Microsoft has announced that the Live service for Windows Vista will be available in North America on May 8th, which is also the release date for the PC port of Halo 2. The Windows flavor of the network differs a bit from its console cousin in that the server browser and multiplayer components aren’t restricted to Gold subscribers. This makes sense on a platform where online multiplayer has been freely accessible for years, but causes some problems justifying the Gold and Silver subscription levels. The benefits for Windows gamers offered by the $50/yr Gold subscription, over the free Silver package, include friend invitations, multiplayer achievements, and a dedicated skill-matching system. Shadowrun, the first cross-platform Live enabled game, hits in June, and then we’ll see who fares better in the KB&M vs gamepad debate.
One of my old favorite print magazines, Computer Games Magazine, has gone the way of the tasty buffalo. Back when I subscribed, it was called Computer Games Strategy Plus, but since then it has changed hands a few times, ending up with publisher TheGlobe.com. Apparently, TheGlobe.com is cutting costs, a move which includes dumping the underperforming magazine and its MMO-focused sibling, Massive. No other publisher has yet flown to the rescue. I used to really enjoy Cindy Yans’ articles on adventure gaming, but I’ll admit I haven’t cracked the pages on the magazine since the local newsstands stop carrying it in favor of row upon row of GameInformer.
Speaking at a South by Southwest event, Will Wright has declared his hope that Spore will serve in part as an educational tool for children, citing specifically the environment modeling in the game. By giving players the ability to manipulate the atmospheres of their worlds, Wright envisions basic ecological lessons sinking into impressionable brains. He cites an example of increasing the carbon-dioxide levels on a planet, which, when taken to an extreme, will make that planet uninhabitable. Why do I get the feeling that more kids will find it hilarious to set their own extinction-level events loose on their unsuspecting critters? I guess because very few people learned lessons of human dignity from The Sims.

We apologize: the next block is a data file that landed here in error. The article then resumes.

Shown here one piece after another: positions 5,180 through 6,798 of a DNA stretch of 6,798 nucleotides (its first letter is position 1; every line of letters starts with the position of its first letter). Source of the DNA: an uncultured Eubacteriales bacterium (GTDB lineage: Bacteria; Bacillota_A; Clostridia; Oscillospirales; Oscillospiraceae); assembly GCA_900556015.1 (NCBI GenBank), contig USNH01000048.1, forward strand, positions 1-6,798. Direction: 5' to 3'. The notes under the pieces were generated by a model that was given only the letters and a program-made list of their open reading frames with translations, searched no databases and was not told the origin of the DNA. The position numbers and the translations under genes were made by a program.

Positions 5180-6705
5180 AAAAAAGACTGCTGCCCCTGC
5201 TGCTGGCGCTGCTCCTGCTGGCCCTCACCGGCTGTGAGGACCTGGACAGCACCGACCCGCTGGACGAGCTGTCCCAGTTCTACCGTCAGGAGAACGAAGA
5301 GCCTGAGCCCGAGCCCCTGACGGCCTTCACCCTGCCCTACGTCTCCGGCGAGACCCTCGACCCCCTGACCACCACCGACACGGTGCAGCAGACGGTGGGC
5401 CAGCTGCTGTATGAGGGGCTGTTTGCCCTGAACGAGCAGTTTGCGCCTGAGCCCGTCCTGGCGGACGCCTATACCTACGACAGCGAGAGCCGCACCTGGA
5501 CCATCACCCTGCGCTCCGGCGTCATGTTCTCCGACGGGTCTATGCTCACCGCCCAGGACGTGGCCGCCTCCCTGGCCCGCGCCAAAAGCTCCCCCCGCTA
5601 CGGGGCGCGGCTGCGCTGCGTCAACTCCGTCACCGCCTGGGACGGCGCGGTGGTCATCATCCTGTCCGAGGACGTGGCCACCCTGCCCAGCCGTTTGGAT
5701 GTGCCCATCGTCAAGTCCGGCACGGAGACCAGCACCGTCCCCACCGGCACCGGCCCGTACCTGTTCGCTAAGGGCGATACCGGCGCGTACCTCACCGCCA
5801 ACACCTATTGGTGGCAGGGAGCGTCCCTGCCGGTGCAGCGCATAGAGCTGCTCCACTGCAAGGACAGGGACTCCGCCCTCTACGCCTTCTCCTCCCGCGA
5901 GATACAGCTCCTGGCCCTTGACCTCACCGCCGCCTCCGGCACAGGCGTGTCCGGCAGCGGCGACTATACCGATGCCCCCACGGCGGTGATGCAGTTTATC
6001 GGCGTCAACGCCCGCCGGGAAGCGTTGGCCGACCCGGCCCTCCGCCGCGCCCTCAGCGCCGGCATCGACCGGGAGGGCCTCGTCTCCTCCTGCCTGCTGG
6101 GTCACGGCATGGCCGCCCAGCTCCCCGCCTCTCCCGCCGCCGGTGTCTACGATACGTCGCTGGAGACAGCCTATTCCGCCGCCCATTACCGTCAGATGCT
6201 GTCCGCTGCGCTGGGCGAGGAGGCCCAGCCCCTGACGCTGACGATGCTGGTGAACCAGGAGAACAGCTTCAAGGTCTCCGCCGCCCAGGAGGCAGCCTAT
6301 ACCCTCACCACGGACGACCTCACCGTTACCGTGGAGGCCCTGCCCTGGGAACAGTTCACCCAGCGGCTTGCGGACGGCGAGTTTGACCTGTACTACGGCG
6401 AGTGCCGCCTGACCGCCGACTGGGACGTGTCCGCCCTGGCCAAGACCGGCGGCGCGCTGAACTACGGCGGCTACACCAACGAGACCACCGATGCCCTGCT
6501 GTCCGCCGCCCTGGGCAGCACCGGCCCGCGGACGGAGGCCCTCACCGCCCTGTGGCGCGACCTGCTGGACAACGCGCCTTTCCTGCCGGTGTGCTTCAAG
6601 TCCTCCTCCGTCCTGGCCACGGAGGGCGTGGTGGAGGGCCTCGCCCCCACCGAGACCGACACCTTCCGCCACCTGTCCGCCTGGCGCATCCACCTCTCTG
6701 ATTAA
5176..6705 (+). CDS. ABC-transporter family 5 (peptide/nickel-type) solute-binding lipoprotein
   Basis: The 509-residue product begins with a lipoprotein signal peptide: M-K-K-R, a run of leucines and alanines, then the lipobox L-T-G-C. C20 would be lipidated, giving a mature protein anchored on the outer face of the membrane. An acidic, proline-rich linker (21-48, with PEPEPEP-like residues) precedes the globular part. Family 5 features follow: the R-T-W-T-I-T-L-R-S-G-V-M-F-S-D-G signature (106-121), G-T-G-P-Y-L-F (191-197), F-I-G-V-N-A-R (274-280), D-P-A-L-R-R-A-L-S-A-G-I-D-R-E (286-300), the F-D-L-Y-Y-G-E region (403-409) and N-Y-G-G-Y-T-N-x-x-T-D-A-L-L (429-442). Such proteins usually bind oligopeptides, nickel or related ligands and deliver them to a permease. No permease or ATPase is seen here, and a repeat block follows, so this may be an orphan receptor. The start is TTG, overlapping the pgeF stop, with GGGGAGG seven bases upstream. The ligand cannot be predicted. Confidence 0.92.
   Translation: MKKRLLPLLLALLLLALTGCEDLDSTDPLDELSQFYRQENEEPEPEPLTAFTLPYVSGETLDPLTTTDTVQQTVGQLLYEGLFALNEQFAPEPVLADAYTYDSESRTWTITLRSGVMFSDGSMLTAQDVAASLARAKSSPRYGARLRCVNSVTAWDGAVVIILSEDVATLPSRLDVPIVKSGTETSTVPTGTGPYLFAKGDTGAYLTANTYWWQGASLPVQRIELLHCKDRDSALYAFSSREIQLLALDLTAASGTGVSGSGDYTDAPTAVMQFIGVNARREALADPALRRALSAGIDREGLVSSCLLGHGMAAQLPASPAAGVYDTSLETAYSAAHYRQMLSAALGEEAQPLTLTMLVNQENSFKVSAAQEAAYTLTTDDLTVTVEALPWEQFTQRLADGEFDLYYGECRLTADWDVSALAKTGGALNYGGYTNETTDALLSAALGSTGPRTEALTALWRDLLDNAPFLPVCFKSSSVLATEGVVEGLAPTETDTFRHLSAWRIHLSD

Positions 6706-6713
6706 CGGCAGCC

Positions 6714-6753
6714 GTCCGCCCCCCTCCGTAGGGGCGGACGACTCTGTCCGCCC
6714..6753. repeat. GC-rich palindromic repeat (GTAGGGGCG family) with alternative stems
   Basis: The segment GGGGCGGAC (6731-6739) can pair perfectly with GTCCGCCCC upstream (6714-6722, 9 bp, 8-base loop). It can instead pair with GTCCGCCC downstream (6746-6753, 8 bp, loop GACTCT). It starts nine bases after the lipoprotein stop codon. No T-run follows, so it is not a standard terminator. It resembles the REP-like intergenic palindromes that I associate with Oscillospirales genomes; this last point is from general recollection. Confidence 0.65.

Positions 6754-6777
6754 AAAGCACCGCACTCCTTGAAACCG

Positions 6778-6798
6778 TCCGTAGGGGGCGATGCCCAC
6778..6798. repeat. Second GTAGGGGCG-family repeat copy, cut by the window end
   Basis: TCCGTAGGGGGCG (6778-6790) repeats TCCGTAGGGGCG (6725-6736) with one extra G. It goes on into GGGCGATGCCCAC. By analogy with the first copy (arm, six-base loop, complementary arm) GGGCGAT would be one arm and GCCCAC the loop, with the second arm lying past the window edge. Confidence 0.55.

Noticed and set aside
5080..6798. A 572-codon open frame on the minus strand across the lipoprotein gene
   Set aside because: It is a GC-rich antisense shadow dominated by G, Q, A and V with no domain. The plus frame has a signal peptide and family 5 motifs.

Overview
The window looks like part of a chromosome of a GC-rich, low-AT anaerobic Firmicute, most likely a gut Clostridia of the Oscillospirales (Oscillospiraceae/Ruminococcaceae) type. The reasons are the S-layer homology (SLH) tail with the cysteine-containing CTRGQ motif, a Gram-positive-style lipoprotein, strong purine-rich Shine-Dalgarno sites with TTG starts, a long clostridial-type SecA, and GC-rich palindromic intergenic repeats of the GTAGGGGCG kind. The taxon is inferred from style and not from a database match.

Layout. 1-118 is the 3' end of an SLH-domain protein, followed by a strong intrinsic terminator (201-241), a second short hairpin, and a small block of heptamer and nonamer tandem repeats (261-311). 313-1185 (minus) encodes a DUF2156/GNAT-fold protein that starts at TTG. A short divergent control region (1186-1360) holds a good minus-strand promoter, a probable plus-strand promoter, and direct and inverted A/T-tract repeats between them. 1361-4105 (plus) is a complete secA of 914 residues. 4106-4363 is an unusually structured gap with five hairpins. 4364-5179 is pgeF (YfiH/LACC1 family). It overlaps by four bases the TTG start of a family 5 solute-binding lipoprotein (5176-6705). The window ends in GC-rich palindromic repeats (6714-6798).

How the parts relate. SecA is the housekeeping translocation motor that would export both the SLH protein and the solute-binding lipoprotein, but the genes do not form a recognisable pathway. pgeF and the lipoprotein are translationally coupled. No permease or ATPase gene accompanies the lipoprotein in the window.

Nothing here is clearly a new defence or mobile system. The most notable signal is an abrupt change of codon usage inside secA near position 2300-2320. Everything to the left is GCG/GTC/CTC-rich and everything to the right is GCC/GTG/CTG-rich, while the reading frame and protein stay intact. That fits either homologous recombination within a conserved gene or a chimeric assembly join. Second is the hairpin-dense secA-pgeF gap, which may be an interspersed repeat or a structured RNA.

GamesRadar has an interview with Castlevania creator Koji Igarashi (he of the "2D will never die!" declaration) covering the future of the franchise, as well as details on the upcoming PSP Dracula X Chronicles. The whole interview is a good read, but I seize upon the confirmation that the port of Symphony of the Night included on the UMD will feature re-recorded voice acting. I can only hope that the dialogue itself remains untouched.
Midway, developers of Psi-Ops: The Mindgate Conspiracy are being sued by screenwriter William L Crawford III (whose name suggests he ought to be writing comedies of manners) over that game’s plot and characters. Crawford alleges in his suit that commonalities between his unproduced script, also called Psi-Ops, and Midway’s game suggest the publisher lifted some of his ideas without attribution or compensation. I guess you’ve got to fight for what you believe is yours, but it’d be way better on Crawford’s self-esteem to take credit for the brilliant gameplay than for the rubbish story.
The Matrix is a cultural milestone still talked about to this day but, it’s creators, the Wachowskis’ later work Jupiter Ascending is often overlooked. Spinning separate folklore into into a sci fi fantasy yarn that dares to ask you to view the world in a different way. Like Nicolas Cage’s National Treasure this film takes … Continue reading — By Sushi-X